Consider Nassau County, Long Island, a populous suburban county east of New York City. The Nassau County Police Department (NCPD) oversees the issuance of handgun licenses, which must be renewed every five years. Last year, the NCPD added a new question to the application:
“Have you used or still use [sic] narcotics, tranquilizers or anti-depressant medication? If YES, record doctor’s name, address and phone number, (attach).” A list of all relevant medications is required.
In reality, these categories of drugs—narcotics, tranquilizers and anti-depressants—are so broad that almost every adult could be identified as a potentially dangerous drug user through this question.
Pain Relievers It is difficult to conceive of anyone honestly answering “no” to narcotics use since, pharmacologically, “narcotics” include the Tylenol with Codeine you might take for a toothache, or the Vicodin you might have taken to control the post-operative pain of a minor surgery.
If you don’t disclose the Vicodin you took for a few days 15 years ago, you’ve falsified a government form and committed a crime. And soon enough, gun-licensing officials may have access to your prescription drug records.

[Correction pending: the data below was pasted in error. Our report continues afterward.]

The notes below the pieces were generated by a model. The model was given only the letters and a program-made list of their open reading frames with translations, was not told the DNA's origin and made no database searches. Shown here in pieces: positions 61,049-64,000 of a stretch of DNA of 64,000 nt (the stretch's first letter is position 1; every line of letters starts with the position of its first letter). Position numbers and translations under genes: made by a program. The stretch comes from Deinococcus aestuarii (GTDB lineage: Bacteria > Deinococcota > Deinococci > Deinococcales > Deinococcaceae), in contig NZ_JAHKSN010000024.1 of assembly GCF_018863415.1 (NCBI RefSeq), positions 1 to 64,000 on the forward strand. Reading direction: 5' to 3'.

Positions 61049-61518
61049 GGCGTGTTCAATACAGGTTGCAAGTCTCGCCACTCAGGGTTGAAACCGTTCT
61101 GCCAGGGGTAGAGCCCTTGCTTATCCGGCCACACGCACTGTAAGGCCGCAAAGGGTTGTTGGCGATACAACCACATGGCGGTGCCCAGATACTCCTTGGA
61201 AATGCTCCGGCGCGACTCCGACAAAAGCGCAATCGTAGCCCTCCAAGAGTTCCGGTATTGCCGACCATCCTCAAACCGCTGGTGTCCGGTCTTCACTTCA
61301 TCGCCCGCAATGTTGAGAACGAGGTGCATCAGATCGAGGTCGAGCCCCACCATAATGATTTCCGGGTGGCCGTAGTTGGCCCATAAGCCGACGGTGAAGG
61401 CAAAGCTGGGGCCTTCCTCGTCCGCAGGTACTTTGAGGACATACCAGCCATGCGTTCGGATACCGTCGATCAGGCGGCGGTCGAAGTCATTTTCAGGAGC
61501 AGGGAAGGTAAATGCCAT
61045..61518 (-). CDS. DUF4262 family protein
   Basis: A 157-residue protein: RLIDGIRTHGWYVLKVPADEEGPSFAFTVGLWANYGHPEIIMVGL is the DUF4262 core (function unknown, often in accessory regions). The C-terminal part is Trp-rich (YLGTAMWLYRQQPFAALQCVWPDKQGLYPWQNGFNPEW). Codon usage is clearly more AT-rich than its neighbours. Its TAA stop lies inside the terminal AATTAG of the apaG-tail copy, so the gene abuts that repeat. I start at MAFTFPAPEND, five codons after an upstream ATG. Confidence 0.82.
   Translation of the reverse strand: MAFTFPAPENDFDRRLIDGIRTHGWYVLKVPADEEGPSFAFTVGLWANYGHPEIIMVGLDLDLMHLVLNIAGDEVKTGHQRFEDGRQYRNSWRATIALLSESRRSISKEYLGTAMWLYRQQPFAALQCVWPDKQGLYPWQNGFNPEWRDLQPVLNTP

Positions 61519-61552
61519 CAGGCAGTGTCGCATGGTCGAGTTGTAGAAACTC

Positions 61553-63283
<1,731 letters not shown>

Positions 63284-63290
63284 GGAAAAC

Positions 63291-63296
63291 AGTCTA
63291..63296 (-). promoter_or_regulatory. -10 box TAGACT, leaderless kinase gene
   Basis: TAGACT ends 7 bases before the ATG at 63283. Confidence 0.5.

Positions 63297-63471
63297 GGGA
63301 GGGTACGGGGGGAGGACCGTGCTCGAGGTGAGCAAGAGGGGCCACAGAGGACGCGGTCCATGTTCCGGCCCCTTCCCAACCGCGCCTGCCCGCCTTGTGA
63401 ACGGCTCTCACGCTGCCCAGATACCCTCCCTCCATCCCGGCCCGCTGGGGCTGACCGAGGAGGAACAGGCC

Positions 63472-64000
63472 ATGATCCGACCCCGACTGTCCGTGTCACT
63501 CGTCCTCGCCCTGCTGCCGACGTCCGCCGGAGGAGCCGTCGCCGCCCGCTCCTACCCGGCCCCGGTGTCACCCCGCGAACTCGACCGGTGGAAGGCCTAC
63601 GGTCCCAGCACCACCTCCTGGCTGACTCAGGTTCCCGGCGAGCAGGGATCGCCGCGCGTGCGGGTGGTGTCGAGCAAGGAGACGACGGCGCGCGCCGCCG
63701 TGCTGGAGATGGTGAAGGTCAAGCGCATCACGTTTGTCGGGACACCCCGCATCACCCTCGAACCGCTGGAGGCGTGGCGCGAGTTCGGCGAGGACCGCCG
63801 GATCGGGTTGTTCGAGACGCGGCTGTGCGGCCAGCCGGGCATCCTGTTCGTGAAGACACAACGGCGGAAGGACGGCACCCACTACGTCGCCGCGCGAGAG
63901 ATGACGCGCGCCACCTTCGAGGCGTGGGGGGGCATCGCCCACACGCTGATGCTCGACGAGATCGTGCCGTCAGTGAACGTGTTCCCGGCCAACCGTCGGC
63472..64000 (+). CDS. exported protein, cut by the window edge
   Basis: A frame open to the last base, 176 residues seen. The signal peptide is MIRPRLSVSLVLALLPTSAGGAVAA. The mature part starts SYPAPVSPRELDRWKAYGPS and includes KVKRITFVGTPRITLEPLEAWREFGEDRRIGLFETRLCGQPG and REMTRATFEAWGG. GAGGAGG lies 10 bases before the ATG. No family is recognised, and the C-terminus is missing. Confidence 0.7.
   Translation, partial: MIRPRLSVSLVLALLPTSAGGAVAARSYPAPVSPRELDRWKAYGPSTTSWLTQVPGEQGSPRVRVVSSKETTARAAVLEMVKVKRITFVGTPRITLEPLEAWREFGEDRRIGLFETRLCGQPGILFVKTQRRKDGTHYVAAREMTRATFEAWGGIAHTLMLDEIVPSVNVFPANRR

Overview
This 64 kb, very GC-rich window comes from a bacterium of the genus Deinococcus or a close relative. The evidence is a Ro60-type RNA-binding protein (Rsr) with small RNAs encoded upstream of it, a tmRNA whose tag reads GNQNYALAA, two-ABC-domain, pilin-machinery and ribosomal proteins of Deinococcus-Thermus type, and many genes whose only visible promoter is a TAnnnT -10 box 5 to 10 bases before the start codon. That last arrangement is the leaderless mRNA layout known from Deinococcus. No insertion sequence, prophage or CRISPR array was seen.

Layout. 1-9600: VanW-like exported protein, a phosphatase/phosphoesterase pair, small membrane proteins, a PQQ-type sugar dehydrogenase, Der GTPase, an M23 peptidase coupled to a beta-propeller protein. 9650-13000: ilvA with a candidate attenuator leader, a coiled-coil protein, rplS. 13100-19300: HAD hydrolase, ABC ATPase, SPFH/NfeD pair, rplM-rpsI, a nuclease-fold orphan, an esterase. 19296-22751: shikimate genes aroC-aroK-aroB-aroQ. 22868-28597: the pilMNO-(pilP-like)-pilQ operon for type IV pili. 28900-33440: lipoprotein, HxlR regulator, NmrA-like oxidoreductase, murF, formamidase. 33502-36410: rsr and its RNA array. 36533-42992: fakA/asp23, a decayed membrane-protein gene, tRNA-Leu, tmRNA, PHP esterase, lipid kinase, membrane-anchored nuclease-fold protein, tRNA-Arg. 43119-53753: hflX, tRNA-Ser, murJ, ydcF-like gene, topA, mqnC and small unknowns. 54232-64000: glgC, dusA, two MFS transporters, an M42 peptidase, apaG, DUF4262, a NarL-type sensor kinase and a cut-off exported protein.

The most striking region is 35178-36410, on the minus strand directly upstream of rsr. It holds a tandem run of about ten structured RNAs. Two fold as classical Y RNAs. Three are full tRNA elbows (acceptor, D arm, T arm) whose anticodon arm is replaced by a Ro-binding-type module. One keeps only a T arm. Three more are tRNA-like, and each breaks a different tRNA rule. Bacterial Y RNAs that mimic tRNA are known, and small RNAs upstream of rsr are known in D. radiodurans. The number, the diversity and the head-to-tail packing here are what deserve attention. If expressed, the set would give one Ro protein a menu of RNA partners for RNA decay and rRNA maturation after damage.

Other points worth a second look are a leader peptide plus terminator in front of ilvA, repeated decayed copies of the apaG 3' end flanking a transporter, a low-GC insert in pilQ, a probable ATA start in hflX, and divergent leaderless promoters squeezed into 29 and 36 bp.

Since June 2005, all New York pharmacists have been required to electronically submit to the State Department of Health all the prescriptions written for drugs like these.
The Nassau County Police Department is already in routine contact with the State Office of Mental Hygiene regarding pistol license applications. We expect they will shortly be able to access the New York state drug database. They can then cross-reference it with the names of registered handgun owners to see who was prescribed medication in these categories. Anyone who has answered incorrectly would be open to prosecution for perjury.
Clearly there is no public safety need for the pistol licensing bureaucracy to demand information about a woman’s legal use of morphine when she was in a hospital 10 years ago recovering from childbirth. But if she fails to remember and to tell the police about it, then she puts her right to own a handgun at risk.